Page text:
Section 1826(a) expressly limits the adjudication of civil contempt to the case of a grand jury witness who 'refuses without just cause shown to comply with an order of the court to testify.' Our inquiry, then, is whether a showing that interrogation would be based upon the illegal interception of the witness' communications constitutes a showing of 'just cause' that precludes a finding of contempt. The answer turns on the construction of Title III of the Omnibus Crime Control Act.5

I

In Title III, Congress enacted a comprehensive scheme for the regulation of wiretapping and electronic surveillance. See United States v. United States District Court, 407 U.S. 297, 301—306, 92 S.Ct. 2125, 2128—2131, 32 L.Ed.2d 752. Title III authorizes the interception of private wire and oral communications, but only when law enforcement officials are investigating specified serious crimes and receive prior judicial approval, an approval that may not be given except upon compliance with stringent conditions. 18 U.S.C. § 2516, 2518(1)(8). If a wire or oral communication is intercepted in accordance with the provisions of Title III, the contents of the communication may be disclosed and used under certain circumstances. 18 U.S.C. § 2517. Except as expressly authorized in Title III, however, all interceptions of wire and oral communications are flatly prohibited. Unauthorized interceptions and the disclosure or use of information obtained through unauthorized interceptions are crimes, 18 U.S.C. § 2511(1), and the victim of such interception, disclosure, or use is entitled to recover civil damages, 18 U.S.C. § 2520. Title III also bars the use as evidence before official bodies of the contents and fruits of illegal interceptions, 18 U.S.C. § 2515, and provides procedures for moving to suppress such evidence in various proceedings, 18 U.S.C. § 2518(9)(10).

The witnesses in these cases were held in contempt for disobeying court orders by refusing to produce evidence—their testimony—before grand juries. Consequently, their primary contention is that § 2515, the evidentiary prohibition of Title III, afforded them a defense to the contempt charges. In addressing that contention, we must assume, in the present posture of these cases, that the Government has intercepted communications of the witnesses and that the testimony the Government seeks from them would be, within the meaning of § 2515, 'evidence derived' from the intercepted communications. We must also assume that the communications were not intercepted in accordance with the specified procedures and thus that the witnesses' potential testimony would be 'disclosure' in violation of Title III. See 18 U.S.C. §§ 2511(1), 2517(3). In short, we proceed on the premise that § 2515 prohibits the presentation to grand juries of the compelled testimony of these witnesses.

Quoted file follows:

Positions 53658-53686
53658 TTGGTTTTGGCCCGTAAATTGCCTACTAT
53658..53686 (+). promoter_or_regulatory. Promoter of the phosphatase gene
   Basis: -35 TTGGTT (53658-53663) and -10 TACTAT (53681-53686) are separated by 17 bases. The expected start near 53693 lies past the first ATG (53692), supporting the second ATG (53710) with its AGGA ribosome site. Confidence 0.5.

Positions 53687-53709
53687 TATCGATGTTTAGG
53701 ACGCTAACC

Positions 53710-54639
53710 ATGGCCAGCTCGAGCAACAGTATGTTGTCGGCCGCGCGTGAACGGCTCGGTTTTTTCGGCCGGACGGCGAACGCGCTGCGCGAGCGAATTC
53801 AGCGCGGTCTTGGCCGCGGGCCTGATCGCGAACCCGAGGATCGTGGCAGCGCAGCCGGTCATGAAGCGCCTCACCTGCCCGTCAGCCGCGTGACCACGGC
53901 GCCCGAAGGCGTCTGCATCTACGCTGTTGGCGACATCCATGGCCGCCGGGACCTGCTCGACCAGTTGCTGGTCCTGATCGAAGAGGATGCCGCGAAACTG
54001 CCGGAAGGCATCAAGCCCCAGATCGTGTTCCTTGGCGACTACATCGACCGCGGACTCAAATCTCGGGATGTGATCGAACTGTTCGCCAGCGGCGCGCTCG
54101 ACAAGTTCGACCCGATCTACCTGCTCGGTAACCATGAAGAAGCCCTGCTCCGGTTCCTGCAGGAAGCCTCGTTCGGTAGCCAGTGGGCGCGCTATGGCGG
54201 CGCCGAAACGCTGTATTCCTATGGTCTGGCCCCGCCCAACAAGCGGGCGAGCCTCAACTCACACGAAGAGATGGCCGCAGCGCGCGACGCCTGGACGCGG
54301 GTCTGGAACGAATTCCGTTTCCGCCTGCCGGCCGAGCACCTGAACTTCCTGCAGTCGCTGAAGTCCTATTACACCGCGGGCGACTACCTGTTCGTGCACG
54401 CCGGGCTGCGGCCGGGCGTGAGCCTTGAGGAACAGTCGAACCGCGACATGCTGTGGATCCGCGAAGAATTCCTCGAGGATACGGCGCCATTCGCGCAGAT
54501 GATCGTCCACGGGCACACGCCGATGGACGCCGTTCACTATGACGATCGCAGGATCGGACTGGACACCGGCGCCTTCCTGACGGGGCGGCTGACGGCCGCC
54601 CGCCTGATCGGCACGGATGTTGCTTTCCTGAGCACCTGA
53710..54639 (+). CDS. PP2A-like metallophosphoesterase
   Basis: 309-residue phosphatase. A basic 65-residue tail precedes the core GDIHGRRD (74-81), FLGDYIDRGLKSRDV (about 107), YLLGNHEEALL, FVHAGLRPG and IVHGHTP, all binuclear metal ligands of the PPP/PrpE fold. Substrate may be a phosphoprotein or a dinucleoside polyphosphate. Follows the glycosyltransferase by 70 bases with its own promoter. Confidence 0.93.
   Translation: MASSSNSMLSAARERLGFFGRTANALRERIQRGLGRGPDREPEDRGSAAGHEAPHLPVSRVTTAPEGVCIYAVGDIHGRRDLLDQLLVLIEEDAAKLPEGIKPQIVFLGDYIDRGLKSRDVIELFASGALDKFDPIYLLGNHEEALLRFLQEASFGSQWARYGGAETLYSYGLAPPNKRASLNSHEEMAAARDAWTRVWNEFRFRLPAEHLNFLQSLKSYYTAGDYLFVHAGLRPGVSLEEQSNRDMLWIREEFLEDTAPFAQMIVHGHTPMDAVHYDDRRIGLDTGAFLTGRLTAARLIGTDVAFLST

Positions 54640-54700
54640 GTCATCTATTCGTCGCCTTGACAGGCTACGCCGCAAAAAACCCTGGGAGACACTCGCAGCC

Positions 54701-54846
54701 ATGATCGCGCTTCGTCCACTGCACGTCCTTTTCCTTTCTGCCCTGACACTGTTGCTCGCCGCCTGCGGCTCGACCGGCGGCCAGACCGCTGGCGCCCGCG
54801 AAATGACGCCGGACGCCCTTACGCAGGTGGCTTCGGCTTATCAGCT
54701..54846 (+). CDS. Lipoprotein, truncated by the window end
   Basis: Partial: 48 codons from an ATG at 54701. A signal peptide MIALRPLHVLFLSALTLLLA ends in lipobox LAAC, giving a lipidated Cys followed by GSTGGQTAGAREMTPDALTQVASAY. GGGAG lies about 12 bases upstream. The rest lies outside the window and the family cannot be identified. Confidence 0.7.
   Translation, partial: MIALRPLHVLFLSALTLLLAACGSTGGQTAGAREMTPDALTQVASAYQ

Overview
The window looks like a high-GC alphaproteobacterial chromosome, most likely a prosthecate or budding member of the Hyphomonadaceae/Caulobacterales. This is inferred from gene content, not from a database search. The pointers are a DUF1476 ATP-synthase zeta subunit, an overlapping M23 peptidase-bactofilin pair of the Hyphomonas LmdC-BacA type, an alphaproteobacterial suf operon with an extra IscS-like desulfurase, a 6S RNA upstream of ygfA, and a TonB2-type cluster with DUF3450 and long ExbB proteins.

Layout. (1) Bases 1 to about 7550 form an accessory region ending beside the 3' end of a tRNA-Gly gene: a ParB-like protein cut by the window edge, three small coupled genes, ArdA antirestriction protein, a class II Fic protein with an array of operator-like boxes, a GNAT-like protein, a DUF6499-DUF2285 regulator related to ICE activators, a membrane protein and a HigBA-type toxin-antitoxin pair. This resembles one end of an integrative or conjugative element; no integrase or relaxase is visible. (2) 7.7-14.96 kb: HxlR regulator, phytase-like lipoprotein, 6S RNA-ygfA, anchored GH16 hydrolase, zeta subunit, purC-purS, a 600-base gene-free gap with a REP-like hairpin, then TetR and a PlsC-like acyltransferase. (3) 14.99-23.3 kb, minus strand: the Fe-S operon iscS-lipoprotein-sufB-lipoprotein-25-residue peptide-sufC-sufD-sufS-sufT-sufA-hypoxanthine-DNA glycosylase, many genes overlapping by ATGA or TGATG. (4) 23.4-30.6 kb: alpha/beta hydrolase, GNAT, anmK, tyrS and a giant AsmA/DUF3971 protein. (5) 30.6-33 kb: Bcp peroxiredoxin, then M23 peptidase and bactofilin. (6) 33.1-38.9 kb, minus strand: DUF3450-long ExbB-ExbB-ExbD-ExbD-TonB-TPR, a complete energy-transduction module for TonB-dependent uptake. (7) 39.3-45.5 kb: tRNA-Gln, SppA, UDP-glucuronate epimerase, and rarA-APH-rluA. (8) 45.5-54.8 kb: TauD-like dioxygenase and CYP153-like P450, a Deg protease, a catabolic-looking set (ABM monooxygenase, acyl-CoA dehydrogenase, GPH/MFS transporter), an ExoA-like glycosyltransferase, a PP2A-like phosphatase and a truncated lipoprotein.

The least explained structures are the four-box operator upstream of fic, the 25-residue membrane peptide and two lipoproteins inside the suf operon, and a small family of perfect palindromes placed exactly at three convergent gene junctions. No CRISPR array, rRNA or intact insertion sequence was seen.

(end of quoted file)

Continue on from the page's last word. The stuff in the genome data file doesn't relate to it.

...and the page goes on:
The narrow question, then, is whether under these circumstances the witnesses may invoke the prohibition of § 2515 as a defense to contempt charges brought on the basis of their refusal to obey court orders to testify. We think they may.

The unequivocal language of § 2515 expresses the fundamental policy adopted by Congress on the subject of wiretapping and electronic surveillance. As the congressional findings for Title III make plain, that policy is strictly to limit the employment of those techniques of acquiring information:

'To safeguard the privacy of innocent persons, the interception of wire or oral communications where none of the parties to the communication has consented to the interception should be allowed only when authorized by a court of competent jurisdiction and should remain under the control and supervision of the authorizing court. Interception of wire and oral communications should further be limited to certain types of offenses and specific categories of crime with assurances that the interception is justified and that the information obtained thereby will not be misused.' § 801(d), 82 Stat. 211.6

The Senate committee report that accompanied Title III underscores the congressional policy:

'Title III has as it dual purpose (1) protecting the privacy of wire and oral communications, and (2) delineating on a uniform basis the circumstances and conditions under which the interception of wire and oral communications may be authorized. To assure the privacy of oral and wire communications, title III prohibits all wiretapping and electronic surveillance by persons other than duly authorized law enforcement officers engaged in the investigation or prevention of specified types of serious crimes, and only after authorization of a court order obtained after a showing and finding of probable cause.' S.Rep.No.1097, 90th Cong., 2d Sess., 66 (1968); U.S.Code Cong. & Admin.News, p. 2153. Hence, although Title III authorizes invasions of individual privacy under certain circumstances, the protection of privacy...